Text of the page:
BS-ing When BS Is Hard

It’s a 9 a.m. discussion section the Monday after Harvard-Yale, and Sever 102 is filled with bleary eyes, fresh cups of coffee, and a musty aroma.
By Eden A. Getahun and Mariah M. Norman

It’s a 9 a.m. discussion section the Monday after Harvard-Yale, and Sever 102 is filled with bleary eyes, fresh cups of coffee, and a musty aroma. Greg, the TF, wants to be in bed just as bad as everyone else does, but he has a job to do.

He fakes a smile and gets to work. “Okay y’all, let’s get started. I understand everyone had a busy weekend with Harvard-Yale, but I hope you had some time to devote to this week’s reading. What are some initial thoughts on the piece?” he asks.

“Well, Harvard-Yale was a blast! I didn’t make it to the actual game because … but I saw my family friend’s cousin at the afterparty and … you know. How was everyone else’s weekend? I want details,” Emily begins brightly.

Greg scrunches his face in confusion at this off-topic admission of a drunk hookup, attempting to steer the conversation back in the right direction. “A pleasure as always, Emily, but let’s save the Harvard-Yale talk for the end of section. Okay everyone, thoughts on the book? Let’s hear ’em.”

“Well,” Charles drawls. Multiple people in the class sigh in unison. “I felt that there was an absence of certain perspectives in the piece.”

Greg takes a deep breath before forcing himself to continue. “Feel free to elaborate.”

“Well,” Charles resumes, “I wish there was more of an epistemological reconstruction of the power dynamics exemplified in the racial hierarchies established by the author.”

The class goes silent as everyone tries to break down what the hell was just said.

“What an interesting perspective! Could you explain that some more?” Thomas asks.

“Well, I personally did not feel as if my personal stakes in this piece were as high as they should have been,” Charles replies.

“Personally, as a Black woman, I couldn’t disagree more. The assumption that white men have to be at the center of everything is the problem with the world, Charles,” Tanya bites back.

Thomas nods thoughtfully, “Piggybacking off of that actually, I was wondering if anyone else felt the same way?”

Emily closes the Shein tab on her laptop and jumps in. “In this case, I feel as if representation isn’t the key factor in debates such as these. The earth is warming up, people. Let’s do something useful, like talk about climate change instead. Now, I heard —”

“Thank you Emily!” Greg interrupts abruptly. “Anyone else have something to say? Preferably about the readings? Max, you’ve been a bit quiet, do you have anything to add?”

Max stares at Greg blankly. “Nope.”

The class is silent except for the cough of a lone freshman who has been meaning to buy cold medicine for three weeks.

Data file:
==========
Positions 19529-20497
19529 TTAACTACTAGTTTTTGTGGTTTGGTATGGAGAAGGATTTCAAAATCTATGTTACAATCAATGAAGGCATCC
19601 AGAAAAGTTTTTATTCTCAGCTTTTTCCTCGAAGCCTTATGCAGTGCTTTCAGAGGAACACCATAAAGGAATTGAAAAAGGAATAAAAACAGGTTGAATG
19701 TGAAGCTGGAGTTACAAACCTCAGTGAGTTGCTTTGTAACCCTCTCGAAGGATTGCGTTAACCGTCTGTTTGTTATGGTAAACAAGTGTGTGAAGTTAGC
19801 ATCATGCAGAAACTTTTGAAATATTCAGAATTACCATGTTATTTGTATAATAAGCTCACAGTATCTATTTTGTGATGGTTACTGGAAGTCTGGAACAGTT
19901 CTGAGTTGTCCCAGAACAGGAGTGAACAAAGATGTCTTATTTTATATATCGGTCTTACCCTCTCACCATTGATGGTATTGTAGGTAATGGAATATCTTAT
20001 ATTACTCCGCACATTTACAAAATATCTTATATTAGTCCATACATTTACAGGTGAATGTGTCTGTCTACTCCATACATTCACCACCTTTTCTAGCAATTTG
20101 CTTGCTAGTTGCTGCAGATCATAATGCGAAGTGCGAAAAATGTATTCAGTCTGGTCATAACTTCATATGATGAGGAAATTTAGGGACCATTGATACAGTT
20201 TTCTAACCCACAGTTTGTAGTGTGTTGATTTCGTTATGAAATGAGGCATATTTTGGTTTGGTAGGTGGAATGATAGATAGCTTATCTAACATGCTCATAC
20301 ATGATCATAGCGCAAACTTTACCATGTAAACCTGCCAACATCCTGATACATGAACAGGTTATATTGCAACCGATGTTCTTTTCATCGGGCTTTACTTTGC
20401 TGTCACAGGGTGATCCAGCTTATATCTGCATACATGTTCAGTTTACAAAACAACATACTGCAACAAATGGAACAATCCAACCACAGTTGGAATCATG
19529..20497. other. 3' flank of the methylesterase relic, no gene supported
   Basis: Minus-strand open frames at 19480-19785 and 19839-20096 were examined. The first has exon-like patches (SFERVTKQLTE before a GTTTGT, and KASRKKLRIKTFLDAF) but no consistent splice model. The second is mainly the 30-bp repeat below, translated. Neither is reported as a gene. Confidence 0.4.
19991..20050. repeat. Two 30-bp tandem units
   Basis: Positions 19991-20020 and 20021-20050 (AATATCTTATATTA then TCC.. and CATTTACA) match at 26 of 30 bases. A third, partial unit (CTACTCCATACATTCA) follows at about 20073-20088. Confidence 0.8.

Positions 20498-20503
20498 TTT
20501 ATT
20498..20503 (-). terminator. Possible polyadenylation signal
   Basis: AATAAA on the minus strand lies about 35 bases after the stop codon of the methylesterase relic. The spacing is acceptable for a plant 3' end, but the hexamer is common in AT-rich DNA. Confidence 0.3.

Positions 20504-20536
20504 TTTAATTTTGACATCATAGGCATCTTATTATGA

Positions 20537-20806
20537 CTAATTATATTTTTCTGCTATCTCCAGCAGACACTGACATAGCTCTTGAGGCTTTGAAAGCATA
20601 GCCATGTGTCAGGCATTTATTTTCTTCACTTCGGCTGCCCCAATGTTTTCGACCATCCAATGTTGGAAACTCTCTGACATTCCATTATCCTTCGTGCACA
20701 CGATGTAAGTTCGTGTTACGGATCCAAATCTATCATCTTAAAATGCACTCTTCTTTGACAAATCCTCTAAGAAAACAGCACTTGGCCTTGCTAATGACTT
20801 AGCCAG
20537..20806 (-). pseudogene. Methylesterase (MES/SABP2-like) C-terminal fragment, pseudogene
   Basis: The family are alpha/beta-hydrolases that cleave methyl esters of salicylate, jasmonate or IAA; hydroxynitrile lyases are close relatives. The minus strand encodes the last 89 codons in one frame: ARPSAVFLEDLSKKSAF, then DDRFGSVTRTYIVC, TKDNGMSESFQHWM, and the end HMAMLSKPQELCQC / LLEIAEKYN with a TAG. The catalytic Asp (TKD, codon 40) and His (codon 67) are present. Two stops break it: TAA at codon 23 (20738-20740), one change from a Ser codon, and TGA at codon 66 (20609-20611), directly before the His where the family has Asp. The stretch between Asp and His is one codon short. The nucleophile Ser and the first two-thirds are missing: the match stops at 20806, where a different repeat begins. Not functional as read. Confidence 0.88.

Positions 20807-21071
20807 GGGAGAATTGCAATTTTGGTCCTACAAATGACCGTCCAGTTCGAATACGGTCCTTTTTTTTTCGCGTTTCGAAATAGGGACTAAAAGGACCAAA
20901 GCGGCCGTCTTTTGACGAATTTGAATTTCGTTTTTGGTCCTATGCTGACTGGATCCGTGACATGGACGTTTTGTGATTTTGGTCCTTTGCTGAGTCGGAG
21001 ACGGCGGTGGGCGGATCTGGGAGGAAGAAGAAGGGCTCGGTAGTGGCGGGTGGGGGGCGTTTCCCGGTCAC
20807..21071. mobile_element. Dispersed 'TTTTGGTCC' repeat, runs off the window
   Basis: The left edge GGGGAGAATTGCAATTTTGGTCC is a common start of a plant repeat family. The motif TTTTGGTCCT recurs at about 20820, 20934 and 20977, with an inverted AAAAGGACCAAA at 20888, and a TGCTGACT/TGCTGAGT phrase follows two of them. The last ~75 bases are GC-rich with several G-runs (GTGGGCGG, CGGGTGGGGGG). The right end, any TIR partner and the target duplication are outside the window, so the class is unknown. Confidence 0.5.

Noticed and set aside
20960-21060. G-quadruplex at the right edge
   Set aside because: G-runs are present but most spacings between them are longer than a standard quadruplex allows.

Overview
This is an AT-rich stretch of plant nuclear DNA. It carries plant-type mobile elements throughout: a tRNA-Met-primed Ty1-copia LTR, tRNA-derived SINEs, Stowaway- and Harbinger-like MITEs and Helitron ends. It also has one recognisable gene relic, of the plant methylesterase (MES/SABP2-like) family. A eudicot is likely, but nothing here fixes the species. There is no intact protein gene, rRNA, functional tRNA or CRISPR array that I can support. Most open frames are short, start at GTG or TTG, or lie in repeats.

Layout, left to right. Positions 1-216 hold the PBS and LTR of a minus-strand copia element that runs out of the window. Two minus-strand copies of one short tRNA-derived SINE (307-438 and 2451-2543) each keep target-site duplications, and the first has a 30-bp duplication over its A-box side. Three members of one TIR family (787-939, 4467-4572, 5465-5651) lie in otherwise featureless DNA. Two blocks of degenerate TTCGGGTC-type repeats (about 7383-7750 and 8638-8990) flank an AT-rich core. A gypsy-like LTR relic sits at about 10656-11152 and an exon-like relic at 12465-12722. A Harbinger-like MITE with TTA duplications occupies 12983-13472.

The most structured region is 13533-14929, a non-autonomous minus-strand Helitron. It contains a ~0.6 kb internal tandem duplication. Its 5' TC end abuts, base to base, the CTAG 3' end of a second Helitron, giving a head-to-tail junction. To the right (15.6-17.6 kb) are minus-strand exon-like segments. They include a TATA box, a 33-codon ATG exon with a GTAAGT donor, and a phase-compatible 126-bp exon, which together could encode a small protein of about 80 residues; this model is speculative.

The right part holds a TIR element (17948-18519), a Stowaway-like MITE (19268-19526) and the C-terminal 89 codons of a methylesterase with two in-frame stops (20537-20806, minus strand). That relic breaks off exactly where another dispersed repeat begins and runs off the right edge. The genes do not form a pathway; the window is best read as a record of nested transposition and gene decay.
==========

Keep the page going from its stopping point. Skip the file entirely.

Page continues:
“Really, nothing? It can be totally unrelated,” Greg continues.

Greg looks across the room at Emily with her hand up, bursting at the seams ready to make her big contribution.

Greg knows what is coming, but he’s all out of options.

“Yes, Emily?”

“What’s the ethical implication of a room full of Harvard kids talking about this? We’re all trapped in an ivory tower of academia anyways, it’s not like it will have any effect. Meanwhile, climate change —”

“Okay! Next person!” Greg exclaims.

“You’ve got to be kidding me,” Tanya replies. “Speaking from personal experience, the notion of valid intellectual thought only being derived from archaic institutions is elitist, classist, and inherently racist.”

“Building off Tanya’s comment, I find it intriguing how we are able to question our role in upholding elitist institutions from within the most elite institution of all ...”

As Thomas trails off, Greg reaches his breaking point. “Okay, let’s go ahead and call it. I get it, Harvard-Yale, Yuck Fale, all that crap, but this is the most useless section I’ve ever been in. Did a single one of you do the readings?”

The class stares at him wide-eyed, their silence an admission of their guilt.

“Yeah, I could tell,” Greg continues. “Emily, find something to talk about other than climate change — seriously, it’s exhausting. Charles, no one knows what you are saying, and the little that is understandable is elitist. Do better. Thomas, ask one more question and I’m failing you. Max, have you ever had a thought in your life? Tanya … um … maybe let’s ground our ideas in the readings a bit more? Great work though, love the insight.”

The class sits there frozen, unsure of if they’ve really been excused or not.

“What are you looking around for? Get out and recover from the weekend. You all look a mess. Let’s try a bit harder next week, alright?”

— Magazine writer Eden A. Getahun can be reached at Follow her on Twitter @edengetahun03.

— Magazine writer Mariah M. Norman can be reached at Follow her on Twitter @mariahnorman03.